The Neck

The first thing we should consider when thinking about the neck is that it acts as it’s own mini spine.  It is most mobile at the top, and least mobile or most stable at the bottom.
c1 (top) – c7 (bottom)*

There are less protrusions and more gaps toward the top, and more bony points and stackable processes, limiting movement toward the bottom.

c2 or axis – connects skull to spine*
c1 or atlas – base of skull*

c7 sturdy and protective*
* all pictures credited to
Given our problems with posture, the neck is often tight and overused.  Poor pelvic positioning and neck/chest breathing keeps stress off our capable torsos and onto our neck and upper back.  
photo credit:
In short, we are picked up by our neck and shoulders instead of pushed up by our feet. 
Everything to the rear of the sternocleidomastoid (thick, diagonal, and most notable neck muscle) seems to cause the most trouble. Our work will focus on the splenius, levator, scalenes, and trapezius to alleviate neck pain.
The interlocking structure of the cervical vertebrae is primarily designed for rotation.  When flexing and extending, the atlas and axis (C1 and C2) provide the vast majority of movement, while C3 – C7 
stay relatively upright.
                             photo credit:              photo credit:
                                      cervical extension                                   cervical flexion
The SKULL moves, not so much the neck.   
Since the neck is built for rotation, it’s not so much a limiting factor.  Side to side rotation is relatively easy, even in the presence of flexion and extension problems.
The SFMA (Selective Functional Movement Assessment) tests for pain and ‘do-ability’ in the following three patterns:
Gray Cook via
    one = flexion (chin to chest)                        two = extension (drop back)                three = full rotation to side and then
                                                                                                                                           chin touch to collar bone

A few rules guide these patterns:

I.  There should be NO pain when doing these movements.    

II.  You should be able to complete the movement little to no struggle (without excessive ‘forcing’ or               ‘cheating’, especially with shrugging the shoulders up to meet the chin).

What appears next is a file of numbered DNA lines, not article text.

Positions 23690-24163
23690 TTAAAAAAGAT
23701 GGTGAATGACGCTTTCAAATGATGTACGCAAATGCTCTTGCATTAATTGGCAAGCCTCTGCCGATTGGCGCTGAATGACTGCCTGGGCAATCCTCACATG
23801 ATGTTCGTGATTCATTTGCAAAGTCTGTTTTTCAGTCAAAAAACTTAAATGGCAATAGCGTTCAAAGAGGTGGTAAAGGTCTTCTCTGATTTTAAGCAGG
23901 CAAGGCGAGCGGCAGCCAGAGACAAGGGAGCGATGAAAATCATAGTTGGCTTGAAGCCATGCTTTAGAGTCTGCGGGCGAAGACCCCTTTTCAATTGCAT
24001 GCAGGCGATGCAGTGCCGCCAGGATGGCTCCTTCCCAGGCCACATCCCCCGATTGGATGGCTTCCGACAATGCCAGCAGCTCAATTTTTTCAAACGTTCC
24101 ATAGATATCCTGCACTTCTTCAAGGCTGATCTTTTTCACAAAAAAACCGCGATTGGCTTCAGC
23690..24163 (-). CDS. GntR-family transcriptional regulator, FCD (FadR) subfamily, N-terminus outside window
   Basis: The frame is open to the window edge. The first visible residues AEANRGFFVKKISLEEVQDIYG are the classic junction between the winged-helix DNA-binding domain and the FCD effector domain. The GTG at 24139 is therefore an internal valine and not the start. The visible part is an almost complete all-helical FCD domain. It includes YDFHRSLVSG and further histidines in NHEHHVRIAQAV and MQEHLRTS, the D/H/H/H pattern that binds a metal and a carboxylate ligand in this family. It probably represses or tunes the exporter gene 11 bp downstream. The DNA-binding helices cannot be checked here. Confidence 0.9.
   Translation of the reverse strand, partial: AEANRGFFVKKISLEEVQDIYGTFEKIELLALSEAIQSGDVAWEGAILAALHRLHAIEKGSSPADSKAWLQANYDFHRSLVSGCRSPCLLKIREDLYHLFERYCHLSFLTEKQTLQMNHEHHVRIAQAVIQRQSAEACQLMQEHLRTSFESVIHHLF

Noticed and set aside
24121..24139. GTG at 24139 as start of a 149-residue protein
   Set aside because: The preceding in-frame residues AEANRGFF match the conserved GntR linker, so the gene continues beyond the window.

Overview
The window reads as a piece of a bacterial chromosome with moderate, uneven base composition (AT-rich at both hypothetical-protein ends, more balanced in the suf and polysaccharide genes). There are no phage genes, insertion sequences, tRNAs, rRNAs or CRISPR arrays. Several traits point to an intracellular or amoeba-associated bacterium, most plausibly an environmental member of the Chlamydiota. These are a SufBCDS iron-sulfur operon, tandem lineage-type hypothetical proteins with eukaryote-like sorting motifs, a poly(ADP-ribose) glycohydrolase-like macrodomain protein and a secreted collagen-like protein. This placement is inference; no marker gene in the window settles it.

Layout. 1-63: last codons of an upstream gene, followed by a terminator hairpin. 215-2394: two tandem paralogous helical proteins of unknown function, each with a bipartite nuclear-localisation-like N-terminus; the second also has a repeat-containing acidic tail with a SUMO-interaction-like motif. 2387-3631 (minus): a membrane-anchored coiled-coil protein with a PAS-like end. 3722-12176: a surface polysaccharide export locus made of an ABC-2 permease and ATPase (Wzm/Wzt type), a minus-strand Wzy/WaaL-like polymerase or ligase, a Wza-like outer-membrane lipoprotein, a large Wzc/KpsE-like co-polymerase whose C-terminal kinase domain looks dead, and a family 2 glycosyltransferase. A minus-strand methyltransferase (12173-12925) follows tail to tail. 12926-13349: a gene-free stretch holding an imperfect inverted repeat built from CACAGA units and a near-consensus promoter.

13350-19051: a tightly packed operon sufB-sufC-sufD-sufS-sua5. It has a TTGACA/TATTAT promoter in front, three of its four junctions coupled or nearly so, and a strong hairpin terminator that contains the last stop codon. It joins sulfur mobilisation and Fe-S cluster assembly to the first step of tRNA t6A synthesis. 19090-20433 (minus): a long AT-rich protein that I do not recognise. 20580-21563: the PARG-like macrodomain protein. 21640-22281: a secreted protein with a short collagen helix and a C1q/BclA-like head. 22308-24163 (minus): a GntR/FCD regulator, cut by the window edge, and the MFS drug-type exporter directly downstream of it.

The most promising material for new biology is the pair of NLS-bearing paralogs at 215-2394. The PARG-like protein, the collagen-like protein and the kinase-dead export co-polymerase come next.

As a therapist and following SFMA protocol, if there is pain, I’m supposed to tell you to see a neck specialist.  But as a human, I know that if you WERE going to spend the time and money on medical care, you would have already done so.
If you had any issues with performing any of the patterns above, try the following:

1. Chin protrusions and tucks 

You can focus on one side of the neck by performing this with a slight cocking of your head to the side (ear to shoulder).

2.  Wrist flexed (or extended) diagonals with scapular retraction and internal rotation


 Place back of hand on ribcage of the side of neck you want to stretch and rotate head away.  Drop opposite ear towards back of far shoulder.  You can see the thin scalene pop up from the base of my ear down in the picture on the right.  The two big guys seen in both pics are the trapezius and sternocleidomastoid.  Wrist flexion flosses the c6 nerve innervation.

3.  Extension when hanging passively from a bar (shoulders up toward ears)

4.  Flexion, extension, and diagonals when holding heavy dumbbells  (weight drops and relaxes shoulders and trapezius)

5.  Driving flexion from extenders
Our tight, on-and-working-all-the-time back of neck needs to be reminded what ‘off’ is.  By dropping head back, forcing minute further extension, and then using those same extenders to drop the chin to chest, you get the muscles to do MORE than they’re used to.  This extra signals a ‘new’ contraction which then relaxes.


  • The neck or cervical spine is built for rotation
  • Posture feeds into neck function
  • The mobility of the thoracic spine or mid-back is built to AID cervical mobility, not be fixed, leaving the neck to do everything
  • You should be able to touch chin to chest, drop head back so chin is extended past vertical, and rotate neck to side, touching chin to collar bone
  • Adjust shoulder positions with these patterns to troubleshoot movement, utilizing stretch release and finding root of dysfunction
  • Consistent practice in packing the neck often enough to elicit change

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